This edition has been updated to review the latest evidence, examining the outcomes for children of the impact of the economic crisis and austerity measures since 2008. It draws together a vast amount of robust empirical evidence and includes intra-UK and international comparisons. Edited by a highly regarded expert in the field, each chapter covers a different domain of child well-being, including health, wellbeing, housing and education.
This is an invaluable resource for academics, students, practitioners and policy makers concerned with child welfare and wellbeing.
The viability, quality and sustainability of publicly supported early childhood education and care services is a lively issue in many countries, especially since the rights of the child imply equal access to provision for all young children. But equitable provision within childcare markets is highly problematic, as parents pay for what they can afford and parental income inequalities persist or widen.
This highly topical book presents recent, significant research from eight nations where childcare markets are the norm. It also includes research about ‘raw’ and ‘emerging’ childcare markets operating with a minimum of government intervention, mostly in low income countries or post transition economies. Childcare markets compares these childcare marketisation and regulatory processes across the political and economic systems in which they are embedded. Contributions from economists, childcare policy specialists and educationalists address the question of what constraints need to be in place if childcare markets are to deliver an equitable service.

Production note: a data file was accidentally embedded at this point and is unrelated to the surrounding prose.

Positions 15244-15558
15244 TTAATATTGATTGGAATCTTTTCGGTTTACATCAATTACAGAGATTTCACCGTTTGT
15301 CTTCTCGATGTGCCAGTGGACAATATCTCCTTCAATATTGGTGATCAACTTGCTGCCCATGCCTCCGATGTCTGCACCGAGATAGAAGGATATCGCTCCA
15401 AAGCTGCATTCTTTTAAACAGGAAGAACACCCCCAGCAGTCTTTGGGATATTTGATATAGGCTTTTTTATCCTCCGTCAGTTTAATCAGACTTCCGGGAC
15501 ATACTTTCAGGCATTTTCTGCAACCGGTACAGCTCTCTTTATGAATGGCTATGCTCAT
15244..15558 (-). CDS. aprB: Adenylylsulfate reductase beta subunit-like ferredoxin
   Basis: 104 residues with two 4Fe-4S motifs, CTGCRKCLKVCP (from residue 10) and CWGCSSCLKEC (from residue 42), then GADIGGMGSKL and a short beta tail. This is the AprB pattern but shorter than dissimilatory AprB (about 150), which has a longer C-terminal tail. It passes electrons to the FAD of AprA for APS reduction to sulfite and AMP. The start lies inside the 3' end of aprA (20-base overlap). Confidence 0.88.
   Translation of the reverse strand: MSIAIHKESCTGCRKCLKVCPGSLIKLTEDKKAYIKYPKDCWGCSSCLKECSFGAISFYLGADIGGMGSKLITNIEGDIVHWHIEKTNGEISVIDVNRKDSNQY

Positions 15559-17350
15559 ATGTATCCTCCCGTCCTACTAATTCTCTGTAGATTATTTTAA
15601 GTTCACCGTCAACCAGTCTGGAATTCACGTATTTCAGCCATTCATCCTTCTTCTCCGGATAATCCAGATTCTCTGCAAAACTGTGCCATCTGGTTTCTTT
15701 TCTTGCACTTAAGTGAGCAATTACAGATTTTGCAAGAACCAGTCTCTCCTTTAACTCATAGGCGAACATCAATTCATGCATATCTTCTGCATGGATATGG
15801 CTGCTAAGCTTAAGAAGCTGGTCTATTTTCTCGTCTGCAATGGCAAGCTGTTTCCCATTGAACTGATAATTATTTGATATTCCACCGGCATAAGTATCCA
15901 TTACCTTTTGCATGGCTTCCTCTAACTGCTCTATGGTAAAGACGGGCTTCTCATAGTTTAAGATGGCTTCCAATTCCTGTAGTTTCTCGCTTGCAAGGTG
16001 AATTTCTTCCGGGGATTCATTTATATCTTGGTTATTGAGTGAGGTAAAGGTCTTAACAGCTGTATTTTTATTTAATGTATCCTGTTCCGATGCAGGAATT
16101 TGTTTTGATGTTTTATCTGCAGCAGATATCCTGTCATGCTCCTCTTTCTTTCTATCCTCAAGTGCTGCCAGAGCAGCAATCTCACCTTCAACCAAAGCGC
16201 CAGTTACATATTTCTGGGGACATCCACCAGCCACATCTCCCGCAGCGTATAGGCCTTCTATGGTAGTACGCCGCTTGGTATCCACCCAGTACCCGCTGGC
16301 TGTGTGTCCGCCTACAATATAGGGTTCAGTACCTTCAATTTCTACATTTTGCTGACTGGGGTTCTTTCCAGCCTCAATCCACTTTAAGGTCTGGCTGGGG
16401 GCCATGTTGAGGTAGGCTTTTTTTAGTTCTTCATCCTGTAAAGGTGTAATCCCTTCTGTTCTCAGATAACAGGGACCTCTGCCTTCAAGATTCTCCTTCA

Important reforms are taking place in children’s services in the UK, with a move towards greater integration. In England, Scotland and Sweden, early childhood education and care, childcare for older children, and schools are now the responsibility of education departments. This book is the first to examine, cross-nationally, this major shift in policy.
With case studies and practical examples to illustrate how changes have been implemented, this book is essential reading for practitioners, managers, politicians, trainers and researchers in children’s services, including schools, early years, school-age childcare, leisure and recreation, child welfare and health.
In the absence of public provision, many governments rely on the market to meet childcare demand. But who are the actors shaping this market? What work do they do to marketize care? And what does it mean for how childcare is provided?
Based on an innovative theoretical framework and an in-depth study of the New Zealand childcare market, Gallagher examines the problematic growth of private, for-profit childcare. Opening the ‘black box’ of childcare markets to closer scrutiny, this book brings to light the complex political, social and economic dynamics behind childcare provisioning.
Once considered the preserve of the wealthy, nanny care has grown in response to changes in the labour market, including the rising number of working mothers with young children and increases in non-standard work patterns.
This book presents new empirical research about in-home childcare in Australia, the United Kingdom and Canada, three countries where governments are pursuing new ways to support in-home childcare through funding, regulation and migration.
The compelling policy story that emerges illustrates the implications of different mechanisms for facilitating in-home childcare - for families and for care workers.